A water-conditioning unit will be fitted to every home in the UK to make sure people can cool off at home without the risk of catching water-borne illness, it has been announced.
The £1.2bn Watercooler will replace the existing, £400,000 WaterCooler Cooler, which is designed for indoor use and costs around £100,000.
As well as the £1,200 per-person water-supply charge, households will also have to buy a new “water-cooling blanket” with a special design to be worn by children and adults.
In addition, households are likely to be given an extra £200 to cover the cost of water filters, a new system that will prevent the use of chlorine or other disinfectants in the water supply, which will be covered by a new package of water-efficiency measures.
Watercoolers are already in place in Scotland, Wales and Northern Ireland, as well as in London, Liverpool and the Midlands.
A further £300 million will be spent on building more water-filtration systems across the country, with the aim of reducing the number of people who drink polluted water, according to the Department for Environment, Food and Rural Affairs.
Under the new plans, households in England and Wales will be able to buy two new WaterCoolers for £1m each, and will be eligible to buy up to two WaterCooling Blankets for a further £1 million each.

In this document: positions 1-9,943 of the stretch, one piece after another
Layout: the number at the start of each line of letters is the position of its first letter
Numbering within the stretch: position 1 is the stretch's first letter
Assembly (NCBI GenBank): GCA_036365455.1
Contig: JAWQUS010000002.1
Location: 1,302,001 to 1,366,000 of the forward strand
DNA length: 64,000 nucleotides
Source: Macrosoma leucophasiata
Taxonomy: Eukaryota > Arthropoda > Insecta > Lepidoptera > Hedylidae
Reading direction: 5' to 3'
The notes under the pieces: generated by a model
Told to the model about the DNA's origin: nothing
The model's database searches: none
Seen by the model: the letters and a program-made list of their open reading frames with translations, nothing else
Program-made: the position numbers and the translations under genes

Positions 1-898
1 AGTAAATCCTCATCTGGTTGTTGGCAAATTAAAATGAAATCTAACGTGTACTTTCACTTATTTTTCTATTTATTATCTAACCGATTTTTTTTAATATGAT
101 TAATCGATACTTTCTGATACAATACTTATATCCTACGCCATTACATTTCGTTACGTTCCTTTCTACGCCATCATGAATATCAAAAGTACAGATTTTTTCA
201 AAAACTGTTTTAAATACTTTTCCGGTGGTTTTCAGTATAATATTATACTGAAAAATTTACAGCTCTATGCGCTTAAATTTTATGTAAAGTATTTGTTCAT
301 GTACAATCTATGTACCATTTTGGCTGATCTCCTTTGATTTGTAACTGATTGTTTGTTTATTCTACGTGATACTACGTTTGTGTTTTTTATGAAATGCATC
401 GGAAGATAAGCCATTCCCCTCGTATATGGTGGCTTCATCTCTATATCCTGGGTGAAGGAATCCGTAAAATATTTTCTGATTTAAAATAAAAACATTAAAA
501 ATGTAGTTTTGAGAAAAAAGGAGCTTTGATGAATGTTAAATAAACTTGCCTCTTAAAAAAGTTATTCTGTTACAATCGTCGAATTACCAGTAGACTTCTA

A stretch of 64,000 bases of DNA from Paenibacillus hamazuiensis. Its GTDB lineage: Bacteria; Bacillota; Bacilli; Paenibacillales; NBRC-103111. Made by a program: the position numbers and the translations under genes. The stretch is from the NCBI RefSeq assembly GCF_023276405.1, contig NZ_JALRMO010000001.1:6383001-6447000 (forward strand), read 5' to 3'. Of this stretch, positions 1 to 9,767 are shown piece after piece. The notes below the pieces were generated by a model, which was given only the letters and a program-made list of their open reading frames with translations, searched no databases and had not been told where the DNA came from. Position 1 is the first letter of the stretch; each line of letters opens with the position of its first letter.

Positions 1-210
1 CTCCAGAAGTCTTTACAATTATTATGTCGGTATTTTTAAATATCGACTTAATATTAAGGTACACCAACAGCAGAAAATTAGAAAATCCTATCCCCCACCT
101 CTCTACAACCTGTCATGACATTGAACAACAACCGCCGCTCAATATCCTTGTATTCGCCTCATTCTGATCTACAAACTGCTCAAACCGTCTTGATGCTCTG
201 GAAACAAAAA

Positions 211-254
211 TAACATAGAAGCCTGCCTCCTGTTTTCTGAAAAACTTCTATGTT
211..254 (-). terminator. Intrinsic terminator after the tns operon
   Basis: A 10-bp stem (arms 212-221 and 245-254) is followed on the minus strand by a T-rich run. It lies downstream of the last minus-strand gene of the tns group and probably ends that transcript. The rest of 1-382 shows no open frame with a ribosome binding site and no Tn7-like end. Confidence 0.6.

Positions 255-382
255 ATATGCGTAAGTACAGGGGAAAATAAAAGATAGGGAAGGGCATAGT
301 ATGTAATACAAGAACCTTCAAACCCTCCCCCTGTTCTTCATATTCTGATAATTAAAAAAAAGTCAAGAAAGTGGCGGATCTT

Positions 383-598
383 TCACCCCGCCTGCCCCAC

It will also come as a relief for water users in the North East, with one of the plans for a new water-saving water filter aimed at those areas likely to have the highest levels of filth.
But it comes as no surprise that the Government is hoping to attract more water users into the country’s heating and cooling markets by introducing new legislation to restrict the number and use of boilers, which have been used for heating and coolers since the 1940s.
Watercooling has been a long-standing hot topic in the country.
Around 60% of households in the US are water-purifying, and it is estimated that around £4.7 billion of UK water is used to heat homes, according the UK Water Networks Association.
According to the Water Networks, around 30% of UK households are water resistant, which means they can tolerate the temperatures of up to 150C, while other people will need to keep their temperature down by as much as 70C.
This is despite the fact that the UK has a water pollution problem, with some areas of the country having the highest amounts of CO2 in the world.
For some people, a boilers can provide an efficient way to cool off in the summer, but for others, such as those living in the coldest parts of the UK, the heating may not be suitable.
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